|Is||Athlete, Football player, Association football player|
Horace Barnes (1890–1961) was an English footballer, who played for Derby County, Manchester City, Preston North End and Oldham Athletic.
Horace Barnes was born in Sheffield in 1890. He began his football career playing as an inside left for Wadsley Bridge.
In 1908 Jimmy Methven signed Horace for Derby County. Barnes made 153 appearances for Derby and scored 74 goals.
In 1914 Manchester City purchased Barnes for £2,500.00. In his first season with the Manchester team he made 25 league appearances and scored 12 goals, helping the team to fifth in the first division, three points behind champions Everton. Barnes’ first goal for City came in a 4–1 victory against Bradford City on the opening day of the season. Barnes’ career was interrupted by the first world war which he spent working in a munition factory. He was able to resume his footballing career in the 1919–1920 football season in which he was City’s top scorer with 22 goals. City finished seventh in the league that season.
In the 1920–1921 football season he was City’s second top scorer having scored 17 goals in 41 league appearances. Tommy Browell was the teams highest scorer with 31 goals. Manchester City came second in the league that season, 5 points behind champions Burnley. This was City’s highest position in the league since the 1903–1904 football season when City had a team which included Billie Gillespie, Frank Booth and Billy Meredith. In the following season, the 1921–1922 football season, Billy Meredith returned to Manchester City to play in a forward line which included Barnes, Tommy Browell and Tommy Johnson. Barnes scored 20 league goals that season, one goal less than City’s top scorer Tommy Browell. The team finished tenth in the league.
In the 1922–1923 football season the City team was further enhanced by the acquisition of Frank Roberts from Bolton Wanderers. Barnes was City’s top scorer in that season and the team finished eighth in the league. Three of Barnes’ goals came in a 5–1 victory against Cardiff City. In the 1923–1924 football season Manchester City moved to a new ground, Maine Road, and Horace Barnes scored the first goal at the new stadium in a 2–1 victory against Sheffield United on the opening day of the season. Tommy Johnson scored the other goal for City. The team ultimately finished eleventh in the league on 42 points and Barnes was the teams top scorer with 20 goals. Barnes played in 7 of City’s 8 games in the FA Cup that season. The team were ultimately defeated in the semi final by Newcastle United by two goals to nil.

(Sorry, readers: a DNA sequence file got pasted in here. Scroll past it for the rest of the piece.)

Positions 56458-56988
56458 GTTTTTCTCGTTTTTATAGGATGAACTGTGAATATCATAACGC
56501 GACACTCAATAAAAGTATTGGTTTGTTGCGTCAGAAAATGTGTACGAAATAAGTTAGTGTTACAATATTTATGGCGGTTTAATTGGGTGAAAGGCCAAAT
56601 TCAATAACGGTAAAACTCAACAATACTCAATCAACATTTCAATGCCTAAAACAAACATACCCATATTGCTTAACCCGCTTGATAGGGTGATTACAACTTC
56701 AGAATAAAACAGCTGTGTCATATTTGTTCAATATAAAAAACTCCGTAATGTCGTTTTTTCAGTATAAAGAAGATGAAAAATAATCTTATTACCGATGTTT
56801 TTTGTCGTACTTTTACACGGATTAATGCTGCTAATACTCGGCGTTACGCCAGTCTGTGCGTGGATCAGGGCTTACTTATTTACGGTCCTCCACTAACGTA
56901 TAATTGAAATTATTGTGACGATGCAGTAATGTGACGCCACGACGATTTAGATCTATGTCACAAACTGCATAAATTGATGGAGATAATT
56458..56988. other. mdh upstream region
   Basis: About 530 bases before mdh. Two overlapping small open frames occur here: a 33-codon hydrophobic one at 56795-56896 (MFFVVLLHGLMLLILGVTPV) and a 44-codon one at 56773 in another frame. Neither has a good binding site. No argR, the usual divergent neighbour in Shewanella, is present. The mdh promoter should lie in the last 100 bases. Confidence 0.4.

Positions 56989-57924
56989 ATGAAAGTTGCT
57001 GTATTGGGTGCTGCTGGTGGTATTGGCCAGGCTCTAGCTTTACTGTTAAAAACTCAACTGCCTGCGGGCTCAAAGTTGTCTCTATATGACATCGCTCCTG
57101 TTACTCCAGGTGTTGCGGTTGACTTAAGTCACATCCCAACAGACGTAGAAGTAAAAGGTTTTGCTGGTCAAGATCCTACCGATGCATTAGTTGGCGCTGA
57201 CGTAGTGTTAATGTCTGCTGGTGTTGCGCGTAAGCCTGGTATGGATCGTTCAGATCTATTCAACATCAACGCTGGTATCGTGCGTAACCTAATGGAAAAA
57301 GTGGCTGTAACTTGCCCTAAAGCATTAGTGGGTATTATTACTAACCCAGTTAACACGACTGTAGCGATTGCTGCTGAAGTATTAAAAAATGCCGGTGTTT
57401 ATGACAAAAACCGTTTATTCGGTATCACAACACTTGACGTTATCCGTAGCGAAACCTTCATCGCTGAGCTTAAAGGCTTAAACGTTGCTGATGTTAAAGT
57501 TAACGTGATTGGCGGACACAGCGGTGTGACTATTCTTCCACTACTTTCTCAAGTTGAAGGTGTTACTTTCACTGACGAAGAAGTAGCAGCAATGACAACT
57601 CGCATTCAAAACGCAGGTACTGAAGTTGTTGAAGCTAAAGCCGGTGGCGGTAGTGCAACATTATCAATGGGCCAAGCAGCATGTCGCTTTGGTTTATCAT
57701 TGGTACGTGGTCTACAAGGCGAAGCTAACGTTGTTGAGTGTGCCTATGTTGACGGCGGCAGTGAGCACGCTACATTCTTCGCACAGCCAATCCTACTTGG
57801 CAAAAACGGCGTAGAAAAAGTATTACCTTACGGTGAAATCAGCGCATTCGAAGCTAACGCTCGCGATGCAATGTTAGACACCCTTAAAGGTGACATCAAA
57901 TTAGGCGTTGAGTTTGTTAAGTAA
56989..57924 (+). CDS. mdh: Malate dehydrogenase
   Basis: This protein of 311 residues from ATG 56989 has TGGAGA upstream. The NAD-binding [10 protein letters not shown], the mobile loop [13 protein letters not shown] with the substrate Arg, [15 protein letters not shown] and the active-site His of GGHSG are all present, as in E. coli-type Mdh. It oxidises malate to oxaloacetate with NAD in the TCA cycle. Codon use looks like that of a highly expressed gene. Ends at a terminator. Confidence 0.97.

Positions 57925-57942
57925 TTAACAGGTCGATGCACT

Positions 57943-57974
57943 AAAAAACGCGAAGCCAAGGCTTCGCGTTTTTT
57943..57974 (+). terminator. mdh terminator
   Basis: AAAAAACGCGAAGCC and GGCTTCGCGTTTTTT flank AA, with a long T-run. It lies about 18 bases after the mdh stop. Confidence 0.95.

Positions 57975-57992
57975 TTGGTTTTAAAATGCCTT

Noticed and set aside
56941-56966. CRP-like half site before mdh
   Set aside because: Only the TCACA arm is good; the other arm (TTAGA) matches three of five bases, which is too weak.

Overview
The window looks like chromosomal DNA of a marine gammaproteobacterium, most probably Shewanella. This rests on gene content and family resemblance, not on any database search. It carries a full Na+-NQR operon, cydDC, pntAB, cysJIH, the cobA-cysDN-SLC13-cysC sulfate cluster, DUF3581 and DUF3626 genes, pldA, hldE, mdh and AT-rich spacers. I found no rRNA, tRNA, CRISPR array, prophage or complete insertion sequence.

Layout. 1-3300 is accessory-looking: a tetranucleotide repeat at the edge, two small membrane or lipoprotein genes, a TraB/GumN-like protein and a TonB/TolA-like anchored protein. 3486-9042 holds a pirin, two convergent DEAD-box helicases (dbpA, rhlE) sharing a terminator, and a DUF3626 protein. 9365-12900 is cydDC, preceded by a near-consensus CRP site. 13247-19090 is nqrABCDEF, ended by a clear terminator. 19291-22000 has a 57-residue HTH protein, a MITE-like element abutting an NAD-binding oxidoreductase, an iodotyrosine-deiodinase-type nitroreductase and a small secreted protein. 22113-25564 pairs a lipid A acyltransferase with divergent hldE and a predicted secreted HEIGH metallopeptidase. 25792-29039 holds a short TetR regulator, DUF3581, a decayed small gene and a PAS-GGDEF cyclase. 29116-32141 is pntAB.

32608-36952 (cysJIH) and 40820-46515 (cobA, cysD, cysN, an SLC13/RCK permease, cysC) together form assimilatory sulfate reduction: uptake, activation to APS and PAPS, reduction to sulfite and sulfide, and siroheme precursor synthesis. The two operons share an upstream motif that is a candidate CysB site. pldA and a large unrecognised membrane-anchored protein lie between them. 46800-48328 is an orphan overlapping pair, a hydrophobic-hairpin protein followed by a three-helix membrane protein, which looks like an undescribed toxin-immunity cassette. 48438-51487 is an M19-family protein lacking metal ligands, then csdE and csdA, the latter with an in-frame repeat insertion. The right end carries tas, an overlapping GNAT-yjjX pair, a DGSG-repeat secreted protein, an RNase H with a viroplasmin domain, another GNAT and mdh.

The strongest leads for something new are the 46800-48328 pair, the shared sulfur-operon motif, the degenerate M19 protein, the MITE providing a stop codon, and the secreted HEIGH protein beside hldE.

The 1924–1925 football season was to be Barnes’ last with Manchester City. He played 14 teams that season and scored 8 goals. Frank Roberts was the teams top scorer that season with 31 goals and the team finished tenth in the first division. Barnes’ last goal for City was in a 1–1 draw with Huddersfield Town. He had appeared for City 218 times and scored 120 goals.
PRESTON NORTH END
Barnes joined Preston North End in November 1924 and scored on his debut for the club against Nottingham Forest. In his first season at the club he was joint top scorer. However the team finished in twenty-first place in the league and were relegated to the Second Division. He began the 1925–1926 season with Preston but then transferred to Oldham Athletic.
Barnes ended his career at Oldham Athletic where he scored 16 goals in 19 games. He retired from football at the end of the 1926 season.
Barnes lived in Manchester for the rest of his life and worked as a packer. He died at his home in Clayton in 1961.
Barnes is regarded as one of Manchester City’s greatest ever players. In 1977 the Manchester City Council named eleven streets in a new estate in Moss Side after famous City players including Barnes, Frank Swift, Fred Tilson, Sam Cowan, Sam Cookson, Max Woosnam, Tommy Browell, Jimmy McMullan, Eric Brook, Billy Meredith and Tommy Johnson. He is listed as the thirteenth greatest ever City player in Ian Penney’s book The Essential History of Manchester City and twentieth on the Times website.